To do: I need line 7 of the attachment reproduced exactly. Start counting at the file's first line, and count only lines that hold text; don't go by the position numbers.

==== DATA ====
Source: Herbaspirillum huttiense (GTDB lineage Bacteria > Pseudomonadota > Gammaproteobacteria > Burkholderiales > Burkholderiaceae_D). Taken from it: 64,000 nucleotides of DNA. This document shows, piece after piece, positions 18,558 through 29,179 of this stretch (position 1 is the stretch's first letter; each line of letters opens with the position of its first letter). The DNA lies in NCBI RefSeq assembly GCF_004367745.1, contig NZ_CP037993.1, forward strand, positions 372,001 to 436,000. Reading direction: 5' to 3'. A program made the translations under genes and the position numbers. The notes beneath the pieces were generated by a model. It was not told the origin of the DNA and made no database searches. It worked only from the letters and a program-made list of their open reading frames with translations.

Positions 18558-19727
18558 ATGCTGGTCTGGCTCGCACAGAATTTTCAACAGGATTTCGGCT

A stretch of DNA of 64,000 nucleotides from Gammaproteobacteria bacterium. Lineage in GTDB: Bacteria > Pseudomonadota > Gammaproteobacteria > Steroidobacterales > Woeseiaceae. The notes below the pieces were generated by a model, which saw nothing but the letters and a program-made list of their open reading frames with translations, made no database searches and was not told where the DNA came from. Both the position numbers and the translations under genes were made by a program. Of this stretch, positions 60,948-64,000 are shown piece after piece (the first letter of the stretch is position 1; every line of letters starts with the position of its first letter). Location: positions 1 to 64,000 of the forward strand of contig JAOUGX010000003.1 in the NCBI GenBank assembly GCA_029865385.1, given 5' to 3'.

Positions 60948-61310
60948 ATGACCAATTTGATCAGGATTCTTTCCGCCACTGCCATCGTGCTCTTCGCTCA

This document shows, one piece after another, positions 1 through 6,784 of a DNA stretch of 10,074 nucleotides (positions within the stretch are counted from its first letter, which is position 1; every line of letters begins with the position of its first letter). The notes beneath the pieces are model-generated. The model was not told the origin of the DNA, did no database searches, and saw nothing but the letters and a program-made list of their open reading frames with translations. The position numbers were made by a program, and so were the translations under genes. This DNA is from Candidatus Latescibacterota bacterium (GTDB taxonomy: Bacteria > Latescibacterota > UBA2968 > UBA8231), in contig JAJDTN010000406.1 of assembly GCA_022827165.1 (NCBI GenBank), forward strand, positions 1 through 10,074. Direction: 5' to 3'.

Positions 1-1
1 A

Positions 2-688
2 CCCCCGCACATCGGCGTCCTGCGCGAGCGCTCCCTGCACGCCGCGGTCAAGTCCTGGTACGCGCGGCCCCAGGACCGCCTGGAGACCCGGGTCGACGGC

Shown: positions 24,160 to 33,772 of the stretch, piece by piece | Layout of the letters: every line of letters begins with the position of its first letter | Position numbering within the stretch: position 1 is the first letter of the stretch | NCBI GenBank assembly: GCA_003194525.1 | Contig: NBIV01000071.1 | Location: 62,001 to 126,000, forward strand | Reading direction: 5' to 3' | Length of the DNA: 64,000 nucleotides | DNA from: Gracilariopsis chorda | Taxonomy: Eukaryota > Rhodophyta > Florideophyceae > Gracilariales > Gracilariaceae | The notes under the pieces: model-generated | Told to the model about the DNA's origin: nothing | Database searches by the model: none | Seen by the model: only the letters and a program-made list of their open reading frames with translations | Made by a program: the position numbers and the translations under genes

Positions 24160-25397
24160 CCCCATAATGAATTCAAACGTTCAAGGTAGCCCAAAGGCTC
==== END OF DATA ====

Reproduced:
This document shows, one piece after another, positions 1 through 6,784 of a DNA stretch of 10,074 nucleotides (positions within the stretch are counted from its first letter, which is position 1; every line of letters begins with the position of its first letter). The notes beneath the pieces are model-generated. The model was not told the origin of the DNA, did no database searches, and saw nothing but the letters and a program-made list of their open reading frames with translations. The position numbers were made by a program, and so were the translations under genes. This DNA is from Candidatus Latescibacterota bacterium (GTDB taxonomy: Bacteria > Latescibacterota > UBA2968 > UBA8231), in contig JAJDTN010000406.1 of assembly GCA_022827165.1 (NCBI GenBank), forward strand, positions 1 through 10,074. Direction: 5' to 3'.